[Proj] Dutch correction grid

molnar at sas.elte.hu molnar at sas.elte.hu
Sat Apr 9 09:36:54 EST 2011

Dear Jan,

> I see. So this would be a floating point grid with two bands, the first
> for the x (lon) offset, the second for the y (lat) offset. All
> measurements in arcseconds.

I can share my experiences creating a grid shift binary (gsb) file for
Hungary (between "Hungarian Datum 1972 (HD72)" and WGS84). As NTv2
standard was invented on the Western Hemisphere, some parameters might
seem strange for those, who learned geodesy east from Greenwich...

0: If you have a list of coordinates of the identical points in your
starting and target geodetic systems in ellipsoid coordinates, you should
create two grids from this pointcloud.
(I used surfer for this) First grid should contain the latitude shifts,
and the second should contain the longitude shifts. I save my results in
.dat format. (Use an interpolation method, which calculates grid
node-point values outside the convex hull of your listed coordinates, or
add some virtual points near the corners of the created grid to ensure,
that you should have a valid transformation outside the web of your
control points, but inside the border your country.)
1: You should create a four column table. First and second columns should
be the latitude and longitude shift on the first datum grid points,
starting from the bottom right (!) corner of the grid in westward
direction. (I used excel to sort the list of points in the .dat files)
Third and fourth column should be the standard deviation of the latitude
and longitude shift value. (I think these values are never ever used in
the calculations. I used dummy values like 0.001000)
2: As longitude grows westward for the standard, longitude shifts should
be opposite sign as calculated (not lon(2nd datum)-lon(1st datum) but the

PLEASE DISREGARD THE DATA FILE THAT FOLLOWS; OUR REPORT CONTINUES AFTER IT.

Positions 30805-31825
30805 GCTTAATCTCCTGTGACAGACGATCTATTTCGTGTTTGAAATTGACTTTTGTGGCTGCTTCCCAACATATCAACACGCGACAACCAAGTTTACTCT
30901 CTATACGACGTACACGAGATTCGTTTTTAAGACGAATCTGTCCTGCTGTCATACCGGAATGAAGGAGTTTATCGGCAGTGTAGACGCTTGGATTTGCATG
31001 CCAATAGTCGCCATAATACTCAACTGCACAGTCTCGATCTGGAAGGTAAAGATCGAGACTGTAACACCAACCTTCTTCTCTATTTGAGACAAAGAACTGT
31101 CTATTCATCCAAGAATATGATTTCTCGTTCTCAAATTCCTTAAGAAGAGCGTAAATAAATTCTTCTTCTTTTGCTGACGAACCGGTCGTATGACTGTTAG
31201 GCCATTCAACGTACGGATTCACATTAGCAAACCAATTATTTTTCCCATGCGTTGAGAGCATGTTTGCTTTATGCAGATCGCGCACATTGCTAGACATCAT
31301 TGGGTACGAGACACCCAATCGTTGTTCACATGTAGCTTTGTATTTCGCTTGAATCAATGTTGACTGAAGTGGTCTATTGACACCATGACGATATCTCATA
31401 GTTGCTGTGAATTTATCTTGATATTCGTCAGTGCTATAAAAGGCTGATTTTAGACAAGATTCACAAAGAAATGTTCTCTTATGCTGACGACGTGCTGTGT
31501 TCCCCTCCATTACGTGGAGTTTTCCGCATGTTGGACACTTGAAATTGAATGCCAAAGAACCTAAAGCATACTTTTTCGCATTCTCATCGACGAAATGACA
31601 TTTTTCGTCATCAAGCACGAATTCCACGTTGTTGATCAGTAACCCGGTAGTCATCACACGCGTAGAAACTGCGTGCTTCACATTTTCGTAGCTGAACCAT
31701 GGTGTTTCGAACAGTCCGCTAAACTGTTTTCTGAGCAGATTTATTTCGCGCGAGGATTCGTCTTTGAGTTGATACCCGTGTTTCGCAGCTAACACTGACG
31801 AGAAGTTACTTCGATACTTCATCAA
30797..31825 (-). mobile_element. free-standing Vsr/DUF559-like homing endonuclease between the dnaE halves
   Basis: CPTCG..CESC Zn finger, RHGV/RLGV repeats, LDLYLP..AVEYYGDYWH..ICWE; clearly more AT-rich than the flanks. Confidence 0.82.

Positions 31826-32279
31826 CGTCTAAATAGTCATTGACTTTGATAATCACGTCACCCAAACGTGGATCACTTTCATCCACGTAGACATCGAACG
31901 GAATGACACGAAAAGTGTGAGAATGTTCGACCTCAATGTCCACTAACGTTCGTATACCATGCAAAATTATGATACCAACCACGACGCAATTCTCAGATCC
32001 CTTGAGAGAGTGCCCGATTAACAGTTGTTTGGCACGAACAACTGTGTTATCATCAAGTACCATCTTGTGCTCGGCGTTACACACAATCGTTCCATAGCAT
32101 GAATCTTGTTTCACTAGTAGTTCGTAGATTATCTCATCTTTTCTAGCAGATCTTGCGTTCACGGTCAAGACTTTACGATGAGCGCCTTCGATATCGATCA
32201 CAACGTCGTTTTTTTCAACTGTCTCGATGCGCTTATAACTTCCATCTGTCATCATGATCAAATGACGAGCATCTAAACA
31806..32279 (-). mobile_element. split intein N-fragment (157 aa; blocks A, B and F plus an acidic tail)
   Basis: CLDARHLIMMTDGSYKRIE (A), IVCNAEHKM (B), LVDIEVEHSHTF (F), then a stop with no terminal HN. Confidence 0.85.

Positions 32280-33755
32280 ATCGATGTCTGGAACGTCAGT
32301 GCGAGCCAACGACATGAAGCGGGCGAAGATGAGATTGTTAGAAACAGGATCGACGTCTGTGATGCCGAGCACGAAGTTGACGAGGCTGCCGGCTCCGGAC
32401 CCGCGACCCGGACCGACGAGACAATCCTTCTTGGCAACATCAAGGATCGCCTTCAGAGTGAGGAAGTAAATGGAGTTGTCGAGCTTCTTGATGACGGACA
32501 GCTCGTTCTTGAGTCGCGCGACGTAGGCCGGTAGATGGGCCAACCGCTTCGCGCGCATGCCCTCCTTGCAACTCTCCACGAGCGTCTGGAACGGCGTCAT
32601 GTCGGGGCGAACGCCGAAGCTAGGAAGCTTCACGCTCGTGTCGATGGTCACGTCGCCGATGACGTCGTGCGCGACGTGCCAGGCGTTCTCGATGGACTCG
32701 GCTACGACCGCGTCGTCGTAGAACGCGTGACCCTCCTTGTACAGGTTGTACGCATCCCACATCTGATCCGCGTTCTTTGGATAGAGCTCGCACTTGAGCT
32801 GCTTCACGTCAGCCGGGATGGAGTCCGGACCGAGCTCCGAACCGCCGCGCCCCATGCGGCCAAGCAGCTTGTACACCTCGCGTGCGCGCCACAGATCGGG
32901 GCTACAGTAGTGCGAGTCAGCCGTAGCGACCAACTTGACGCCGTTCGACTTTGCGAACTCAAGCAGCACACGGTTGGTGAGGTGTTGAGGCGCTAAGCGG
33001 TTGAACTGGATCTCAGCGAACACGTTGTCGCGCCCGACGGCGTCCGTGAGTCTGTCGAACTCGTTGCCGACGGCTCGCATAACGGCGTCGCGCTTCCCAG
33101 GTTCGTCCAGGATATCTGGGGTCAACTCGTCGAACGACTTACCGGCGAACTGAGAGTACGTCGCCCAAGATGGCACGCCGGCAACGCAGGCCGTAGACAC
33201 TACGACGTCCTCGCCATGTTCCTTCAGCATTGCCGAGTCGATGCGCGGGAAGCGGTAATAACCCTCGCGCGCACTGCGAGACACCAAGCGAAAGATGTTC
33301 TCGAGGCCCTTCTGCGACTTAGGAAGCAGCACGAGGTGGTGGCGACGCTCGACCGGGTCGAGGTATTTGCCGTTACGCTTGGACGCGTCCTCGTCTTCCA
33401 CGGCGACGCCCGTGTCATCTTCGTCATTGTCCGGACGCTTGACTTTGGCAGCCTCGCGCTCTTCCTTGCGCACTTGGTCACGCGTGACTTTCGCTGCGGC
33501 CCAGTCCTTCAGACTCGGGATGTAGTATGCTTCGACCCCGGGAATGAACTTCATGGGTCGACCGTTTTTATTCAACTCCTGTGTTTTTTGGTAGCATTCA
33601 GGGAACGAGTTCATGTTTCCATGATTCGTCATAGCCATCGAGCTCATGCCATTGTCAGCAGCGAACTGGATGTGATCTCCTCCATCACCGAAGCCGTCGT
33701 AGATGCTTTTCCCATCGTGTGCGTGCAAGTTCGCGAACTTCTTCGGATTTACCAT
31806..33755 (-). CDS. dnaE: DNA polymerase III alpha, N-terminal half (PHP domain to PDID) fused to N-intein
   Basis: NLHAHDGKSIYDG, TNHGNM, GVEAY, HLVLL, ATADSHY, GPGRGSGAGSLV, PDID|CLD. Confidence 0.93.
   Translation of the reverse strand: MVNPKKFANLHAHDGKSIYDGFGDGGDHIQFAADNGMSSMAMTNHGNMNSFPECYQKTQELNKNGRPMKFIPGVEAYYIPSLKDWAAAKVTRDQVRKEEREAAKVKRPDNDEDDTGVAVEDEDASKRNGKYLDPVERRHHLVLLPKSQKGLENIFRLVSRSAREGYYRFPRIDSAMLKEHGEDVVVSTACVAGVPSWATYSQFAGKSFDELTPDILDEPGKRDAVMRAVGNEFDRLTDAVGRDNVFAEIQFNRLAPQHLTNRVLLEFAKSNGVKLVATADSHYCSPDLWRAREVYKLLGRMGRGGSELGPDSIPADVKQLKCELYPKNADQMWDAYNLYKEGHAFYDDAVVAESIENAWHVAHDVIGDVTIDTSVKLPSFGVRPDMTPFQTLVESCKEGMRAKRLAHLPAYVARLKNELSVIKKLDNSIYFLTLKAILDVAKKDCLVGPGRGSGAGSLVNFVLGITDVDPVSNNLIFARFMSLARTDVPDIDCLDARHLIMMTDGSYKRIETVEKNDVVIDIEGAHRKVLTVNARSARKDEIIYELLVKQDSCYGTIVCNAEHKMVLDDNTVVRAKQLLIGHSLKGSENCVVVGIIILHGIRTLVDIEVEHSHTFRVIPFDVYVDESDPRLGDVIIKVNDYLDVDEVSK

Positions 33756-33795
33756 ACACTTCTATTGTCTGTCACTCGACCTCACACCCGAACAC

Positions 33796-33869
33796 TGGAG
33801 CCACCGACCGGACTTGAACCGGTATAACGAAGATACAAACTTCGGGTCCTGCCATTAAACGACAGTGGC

3: the delimitation character for this table should not be 'tab' but
'white space'. (At least it worked for me...)
4: you should add a header and a one line footer to your table in a text
editor. The final ascii file should look like this: (see my comments after
# signs!)

NUM_OREC 11        # number of lines for the general header
NUM_SREC 11        # number of lines for the sub-header
NUM_FILE  1        #I had only one dataset (so only 1 sub-header is expected)
GS_TYPE SECONDS    #all angels are in arcseconds
VERSION NTv2.0     #
DATUM_F HD72        #name of your local datum, 1st datum
DATUM_T WGS84       #name of your 2nd datum
MAJOR_F 6378160.000  #1st datum ellipsoid half major axis in meter
MINOR_F 6356774.516  #1st ... minor axis
MAJOR_T 6378137.000  #2nd ... major ...
MINOR_T 6356752.314  #2nd ... minor ...
SUB_NAMEGGPSH95      #sub header begins: name of grid shift sub-dataset
PARENT  NONE         # ??? (do not change)
CREATED 04-10-10     #
UPDATED 04-10-10     #
S_LAT     164520.000000  # southernmost latitude in seconds
N_LAT     174960.000000  #northernmost ...
E_LONG    -82800.000000  #easternmost longitude in seconds. Mind the sign!
W_LONG    -57600.000000  #westernmost ... Mind the sign!
LAT_INC      360.000000  #latitude increment in seconds
LONG_INC     360.000000  #longitude increment in seconds
GS_COUNT 2130   #number of samples in the grid shift sub-dataset

# her come the data like:
-0.864000	 4.032000	0.001000	0.001000
-0.866400	 4.029600	0.001000	0.001000
-0.868800	 4.027200	0.001000	0.001000
-0.871200	 4.024800	0.001000	0.001000
# end line:
END  .33E+33

5. Save the file as something.asc
6. Use GDAit for converting the ascii file above to and .gsb file.
Download GDAit, install it, start it, and File->Import Grid file choose
Files of type: NTv2 ASCII grid (*.asc). Make this file as the default grid
shift file.
6. Create a .gsb grid using GDAit: File->Export Grid file and choose the
.gsb type.
7. Now you can copy and use this .gsb file for conversion in gdal
environment with nadgrids=... option.

> It's not meant for a datum shift, I've got two targets:
> - maps in epgs:28992 (Dutch coordinates, with corrections on a regular
> grid  up to 25 cm)
> - maps in the 19th century Bonne-based projection, with corrections for
> about 1000 triangulation points (mostly church towers), up to 60 meters.
> These should have to be gridded.

I suggest to create two separate .gsb files. One between the epsg:28992
system and WGS84 (or ETRS89) and one another file between the old dutch
grid and the WGS84 (or ETRS89) system.

Good luck!

Gabor Molnar

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